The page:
forced labor, human slavery, trafficking, domestic workers, National Domestic Workers Alliance, Texas, Rio Grande Valley, Fuerza del Valle Workers' Center, workers rights
Advocates from Damayan Migran Workers Association, Coalition of Immokalee Workers, National Guestworkers Alliance and Fuerza del Valle Workers Center are seen on April 23 in Alamo, Texas, following a gathering to end human trafficking and protect workers from forced labor. Photo courtesy of Héctor Guzmán López

Equal Voice News

Activists in Texas: Let’s End Trafficking and Forced Labor

April 25, 2018

By Héctor Guzmán López

In April, about 50 social justice advocates gathered in South Texas to call for worker dignity and rights, as well as ending human trafficking. In this opinion essay, Héctor Guzmán López, a participant, sheds light on their movement-building efforts.

Slavery, unfortunately, is not a relic of barbaric practices of the past that gave birth to modern societies. Forced labor, coerced sexual exploitation and marriage against a person’s will are still generated by economic and social practices in the 21st century.

In 2016, according to the International Labour Organization (ILO), there were 40.3 million slaves in the world, at any given moment. Of that amount, 24.9 million were in forced labor, including sexual exploitation, and 15.4 million were in marriages against their will.

Consider it this way: Out of every 1,000 people, about six are victims of modern-day slavery, according to the ILO, and children make up 1 in 4 modern-day slaves.

Of the 24.9 million people trapped in forced labor, 16 million are exploited in the private sector, including domestic work, construction and agriculture, 4.8 million are sexually exploited and 4 million are in forced labor imposed by governments.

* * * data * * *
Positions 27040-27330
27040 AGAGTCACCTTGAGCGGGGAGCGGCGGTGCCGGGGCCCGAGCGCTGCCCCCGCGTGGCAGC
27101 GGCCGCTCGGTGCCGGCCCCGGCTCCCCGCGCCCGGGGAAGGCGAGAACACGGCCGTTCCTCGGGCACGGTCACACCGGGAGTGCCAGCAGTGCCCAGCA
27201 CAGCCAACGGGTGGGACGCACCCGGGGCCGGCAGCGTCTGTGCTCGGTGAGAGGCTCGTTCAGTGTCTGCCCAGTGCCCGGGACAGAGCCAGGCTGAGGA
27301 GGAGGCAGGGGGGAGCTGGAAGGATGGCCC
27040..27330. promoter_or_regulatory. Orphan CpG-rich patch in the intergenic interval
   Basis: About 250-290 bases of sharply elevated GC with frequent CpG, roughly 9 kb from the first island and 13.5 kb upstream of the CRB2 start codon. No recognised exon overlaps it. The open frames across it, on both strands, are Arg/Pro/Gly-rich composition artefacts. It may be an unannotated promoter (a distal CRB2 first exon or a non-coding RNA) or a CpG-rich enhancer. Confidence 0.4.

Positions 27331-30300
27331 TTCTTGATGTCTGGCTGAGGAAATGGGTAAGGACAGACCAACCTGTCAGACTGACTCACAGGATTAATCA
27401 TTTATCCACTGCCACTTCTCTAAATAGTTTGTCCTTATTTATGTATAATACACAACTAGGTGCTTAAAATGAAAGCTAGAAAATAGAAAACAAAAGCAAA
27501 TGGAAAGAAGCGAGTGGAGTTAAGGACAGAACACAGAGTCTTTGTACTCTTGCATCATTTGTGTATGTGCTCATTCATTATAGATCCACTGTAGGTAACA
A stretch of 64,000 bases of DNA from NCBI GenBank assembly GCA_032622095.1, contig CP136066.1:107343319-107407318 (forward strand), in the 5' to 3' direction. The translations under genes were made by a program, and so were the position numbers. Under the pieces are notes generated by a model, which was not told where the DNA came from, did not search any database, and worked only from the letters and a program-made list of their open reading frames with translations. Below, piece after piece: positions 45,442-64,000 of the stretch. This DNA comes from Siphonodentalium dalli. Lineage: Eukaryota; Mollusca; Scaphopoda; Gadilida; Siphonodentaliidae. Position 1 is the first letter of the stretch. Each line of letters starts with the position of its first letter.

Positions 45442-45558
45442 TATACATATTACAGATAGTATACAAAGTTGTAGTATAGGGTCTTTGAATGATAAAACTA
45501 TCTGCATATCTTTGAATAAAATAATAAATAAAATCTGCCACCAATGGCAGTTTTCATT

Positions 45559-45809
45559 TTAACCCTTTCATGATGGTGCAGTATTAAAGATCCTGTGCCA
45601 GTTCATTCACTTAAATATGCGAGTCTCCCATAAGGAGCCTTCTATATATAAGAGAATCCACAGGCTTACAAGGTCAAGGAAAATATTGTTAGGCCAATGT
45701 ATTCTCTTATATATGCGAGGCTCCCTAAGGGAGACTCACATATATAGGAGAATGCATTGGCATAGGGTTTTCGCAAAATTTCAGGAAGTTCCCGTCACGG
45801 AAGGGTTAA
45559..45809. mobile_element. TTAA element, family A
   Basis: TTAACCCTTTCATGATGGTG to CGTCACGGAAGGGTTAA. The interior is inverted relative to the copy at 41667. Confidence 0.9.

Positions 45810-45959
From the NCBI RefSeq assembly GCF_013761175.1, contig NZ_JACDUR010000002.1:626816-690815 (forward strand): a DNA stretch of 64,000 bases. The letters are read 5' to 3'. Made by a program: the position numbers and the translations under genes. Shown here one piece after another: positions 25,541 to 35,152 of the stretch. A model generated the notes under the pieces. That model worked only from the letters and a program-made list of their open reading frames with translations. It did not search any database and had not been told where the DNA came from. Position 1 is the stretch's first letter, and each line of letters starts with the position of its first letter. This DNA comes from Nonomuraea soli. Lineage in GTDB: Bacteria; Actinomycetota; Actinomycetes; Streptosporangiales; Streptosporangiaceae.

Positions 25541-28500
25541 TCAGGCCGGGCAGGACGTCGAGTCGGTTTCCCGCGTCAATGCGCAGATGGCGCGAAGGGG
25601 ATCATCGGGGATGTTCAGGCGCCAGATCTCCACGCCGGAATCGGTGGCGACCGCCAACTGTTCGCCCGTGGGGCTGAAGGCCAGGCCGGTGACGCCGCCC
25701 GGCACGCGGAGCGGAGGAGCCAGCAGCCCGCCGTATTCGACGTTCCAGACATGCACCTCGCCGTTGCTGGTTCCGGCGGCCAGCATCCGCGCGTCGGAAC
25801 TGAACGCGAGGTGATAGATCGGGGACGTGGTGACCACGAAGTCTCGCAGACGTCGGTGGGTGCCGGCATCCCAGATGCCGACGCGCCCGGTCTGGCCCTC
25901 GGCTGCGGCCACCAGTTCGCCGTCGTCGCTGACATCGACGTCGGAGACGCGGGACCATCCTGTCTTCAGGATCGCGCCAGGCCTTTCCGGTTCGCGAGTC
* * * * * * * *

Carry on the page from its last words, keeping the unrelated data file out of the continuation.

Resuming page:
No one is free while others are oppressed.
Rev. Martin Luther King Jr.

The exploitation in human trafficking is well documented and part of the supply chain that makes the modern world turn. Our economies, societies and way of life, unfortunately, benefit from these circumstances. Following Martin Luther King Jr.’s inspiring vision, freedom is desperately needed.

We can only make progress for workers in forced labor, as well as their families and children, by addressing this topic as a group. Then, we can discuss the need for freedom and justice in public and call for positive change.

To that end, for the 13th year, the Women’s Studies Committee at South Texas College (STC) hosted a Symposium on Human Trafficking during the week of April 23, in this desperate search for freedom. The Women’s Studies Committee is composed of faculty at STC, faculty from the Criminal Justice Department at The University of Texas Rio Grande Valley, students and honorary community members such as Fuerza del Valle Workers’ Center.

This year’s symposium was titled “Mas Alla de la Frontera: Global Responses to Human Trafficking.” It consisted of over 50 presenters involved in fighting and exposing human trafficking, worker exploitation or defending migrant rights.

Among the presenters this year were Oscar Martinez, from the renowned international award-winning Salvadoran online paper El Faro. His work puts a spotlight on the incredible violence in El Salvador, with homicide rates three times as high as Mexico – which Oscar stated they would consider those homicide rates as peace. Oscar spoke on why people are living, which is further elaborated in his book The History of Violence.

The symposium also featured representatives from workers’ rights organizations, who are at the frontlines of movement building and strengthening community power to achieve workplace justice and combat exploitation and modern-day slavery.

forced labor symposium, Texas, immigrants, domestic workers, human trafficking, labor rights, workers